"I will show you what He is like who comes to me and hears my words..." (Luke 6:47)

"I will show you what He is like who comes to me and hears my words and puts them into practice." (Luke 6:47)
This statement by Jesus has been neatly disregarded by sectarian teachers. Why is that?

The answer relates to the "He" being mentioned here - not even capitalized by ecclesiastical translators. Who is Jesus referring to? Who is Jesus going to "show" his students - his audience - "what He is like?" (The capitalization is added to this New International Version verse.)

Most certainly, the "He" being referred to in this statement is none other than the Supreme Being: God. Why didn't the NIV writers capitalize an obvious reference to God?

Words from God


And Jesus is clearly saying that whoever comes to Jesus, hears his teachings (a better translation of the Greek word λόγος (logos) than "words") and then "puts them into practice" will come to know the Supreme Being.

In other words, Jesus is clearly saying that he will be introducing his serious students to the Supreme Being.

But wait, isn't Jesus God? This is, unfortunately, the thesis of most sectarian institutions, derived from the politically-driven Nicene Creed. If Jesus is God, why did he say things like:
"I have not come on my own; but He sent me." (John 8:42)
"For I did not speak of my own accord, but the Father who sent me commanded me what to say and how to say it." (John 12:49)
"These words you hear are not my own; they belong to the Father who sent me." (John 14:24)
Are these the statements of someone who is God? Certainly not. He is clearly not God. Rather, Jesus is God's representative. A person who passes on words coming from someone else, and admits being sent by someone else is most certainly that person's messenger. They are representing that person.

Now just what is the message that Jesus has brought from God? What was his most important teaching?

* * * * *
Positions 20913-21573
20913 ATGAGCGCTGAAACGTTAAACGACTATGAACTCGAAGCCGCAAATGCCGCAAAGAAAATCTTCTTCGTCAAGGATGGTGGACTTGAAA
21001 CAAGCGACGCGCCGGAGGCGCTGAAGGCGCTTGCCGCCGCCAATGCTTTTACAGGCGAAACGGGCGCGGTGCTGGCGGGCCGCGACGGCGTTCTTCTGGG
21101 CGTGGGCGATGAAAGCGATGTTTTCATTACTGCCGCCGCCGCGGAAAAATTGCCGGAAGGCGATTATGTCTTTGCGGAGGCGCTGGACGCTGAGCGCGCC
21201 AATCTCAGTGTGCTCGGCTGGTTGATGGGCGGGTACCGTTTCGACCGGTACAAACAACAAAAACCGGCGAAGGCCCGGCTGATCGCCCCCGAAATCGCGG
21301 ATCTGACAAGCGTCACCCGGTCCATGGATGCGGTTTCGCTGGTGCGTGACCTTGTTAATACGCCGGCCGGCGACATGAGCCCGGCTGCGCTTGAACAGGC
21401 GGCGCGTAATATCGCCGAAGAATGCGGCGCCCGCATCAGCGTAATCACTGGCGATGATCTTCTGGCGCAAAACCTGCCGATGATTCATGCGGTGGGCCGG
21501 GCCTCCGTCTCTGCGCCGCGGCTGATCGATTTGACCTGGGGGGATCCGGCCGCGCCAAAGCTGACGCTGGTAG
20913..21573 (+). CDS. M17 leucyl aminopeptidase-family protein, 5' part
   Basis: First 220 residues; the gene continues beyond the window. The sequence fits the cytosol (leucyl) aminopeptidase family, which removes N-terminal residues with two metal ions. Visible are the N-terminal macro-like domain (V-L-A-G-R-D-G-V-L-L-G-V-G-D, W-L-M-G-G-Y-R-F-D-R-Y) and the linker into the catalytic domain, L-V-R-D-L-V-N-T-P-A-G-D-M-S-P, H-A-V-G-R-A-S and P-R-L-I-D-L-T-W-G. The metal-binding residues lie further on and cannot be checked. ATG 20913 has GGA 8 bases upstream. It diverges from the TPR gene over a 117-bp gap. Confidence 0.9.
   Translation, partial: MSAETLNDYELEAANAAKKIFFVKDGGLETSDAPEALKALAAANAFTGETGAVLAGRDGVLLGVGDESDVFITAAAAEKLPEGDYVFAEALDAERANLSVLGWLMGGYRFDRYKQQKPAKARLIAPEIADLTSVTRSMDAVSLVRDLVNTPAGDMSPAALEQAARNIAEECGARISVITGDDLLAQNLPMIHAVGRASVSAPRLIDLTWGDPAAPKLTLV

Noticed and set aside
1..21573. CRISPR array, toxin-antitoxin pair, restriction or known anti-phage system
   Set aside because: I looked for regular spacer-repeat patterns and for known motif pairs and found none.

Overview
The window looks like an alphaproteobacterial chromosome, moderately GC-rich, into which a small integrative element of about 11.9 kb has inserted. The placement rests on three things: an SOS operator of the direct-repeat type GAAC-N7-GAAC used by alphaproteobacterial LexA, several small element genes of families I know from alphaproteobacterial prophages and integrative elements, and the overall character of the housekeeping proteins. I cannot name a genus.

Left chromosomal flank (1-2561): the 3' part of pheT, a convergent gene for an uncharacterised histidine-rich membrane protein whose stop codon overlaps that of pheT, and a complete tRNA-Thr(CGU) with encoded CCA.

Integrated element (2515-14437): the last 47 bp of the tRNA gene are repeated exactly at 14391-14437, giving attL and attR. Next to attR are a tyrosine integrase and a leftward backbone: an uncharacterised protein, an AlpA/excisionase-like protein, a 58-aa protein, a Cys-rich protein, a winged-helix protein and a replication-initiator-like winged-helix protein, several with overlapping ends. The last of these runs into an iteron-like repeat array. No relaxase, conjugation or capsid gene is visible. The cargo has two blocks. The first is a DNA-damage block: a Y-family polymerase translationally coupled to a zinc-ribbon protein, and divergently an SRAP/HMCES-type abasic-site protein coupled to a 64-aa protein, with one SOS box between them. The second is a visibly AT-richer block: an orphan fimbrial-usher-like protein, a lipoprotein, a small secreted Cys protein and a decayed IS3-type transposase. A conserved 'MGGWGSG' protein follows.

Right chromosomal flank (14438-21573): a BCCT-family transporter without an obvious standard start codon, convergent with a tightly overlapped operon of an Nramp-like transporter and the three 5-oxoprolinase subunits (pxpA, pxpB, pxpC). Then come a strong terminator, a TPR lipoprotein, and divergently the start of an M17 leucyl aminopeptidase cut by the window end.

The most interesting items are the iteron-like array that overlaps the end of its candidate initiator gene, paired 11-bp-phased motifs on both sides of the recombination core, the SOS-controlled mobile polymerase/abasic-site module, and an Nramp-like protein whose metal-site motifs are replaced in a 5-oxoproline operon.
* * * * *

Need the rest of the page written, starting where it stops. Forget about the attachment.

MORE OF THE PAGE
"'Love the Lord your God with all your heart and with all your soul and with all your mind.' This is the first and greatest commandment." (Matt. 22:37-38)
This means that the teachings that Jesus wanted his students to hear were founded upon them coming to love the Supreme Being with all their heart, soul and mind.

And this also means, by Jesus' own admission, that this is what God wants us to understand. Why does God want us to come to love Him?

Because God knows this and only this will make us happy.


Just look around: Besides physical survival, what do people spend their lives doing? Chasing love. We seek others to love us and we seek someone to love and please. Just listen to practically every popular song or watch any movie or listen to most conversations. They are about love. They are about getting the attention (love) of others. They are about getting the appreciation (love) of others. They are about doing things (love) that please someone, whether it be kids, spouse, parents, friends or otherwise.

We are all seeking love, but we are perpetually frustrated with the love that we find within the physical world. Why? Why are there so many divorces and breakups? Why are there so many lonely people, even when people are surrounded by others? Why do people keep searching for that special "soul mate?"

Because we need our loving relationship with the Supreme Being. He is our Soul Mate. He is that special person we seek to have a personal loving relationship with. He is that perfect person we want to work for and please.

Because loving God is the only thing that will truly satisfy us.


This is the foundation of Jesus' teachings. Furthermore, Jesus' statement here says something else that is very important: That Jesus will be introducing his students to the Supreme Being.

This is critical, because how can we love someone we do not know? We must know who God is before we can love Him.

This is important, as so many people will say stuff like, "oh, I love God" so nonchalantly. But do they really? Do they actually know who God is? Some of these same people will also say that Jesus is God.

Jesus has a clear message in this regard:
"Not everyone who says to me, 'Lord, Lord,' will enter the kingdom of heaven, but only he who does the will of my Father who is in heaven. Many will say to me on that day, 'Lord, Lord, did we not prophesy in your name, and in your name drive out demons and perform many miracles?' Then I will tell them plainly, 'I never knew you. Away from me, you evildoers!'" (Matt. 7:21-23)
The key to this statement is "only he who does the will of my Father who is in heaven." To do God's will means to know what God's will is. This means coming to know God and being introduced to God.

Yes, this statement, and Jesus' entire ministry is founded upon God's desire for us to come to know Him and return to our loving relationship with Him. As such, Jesus also wants us to come to love God and learn to please God by serving Him. This is the sum and substance of what Jesus really taught.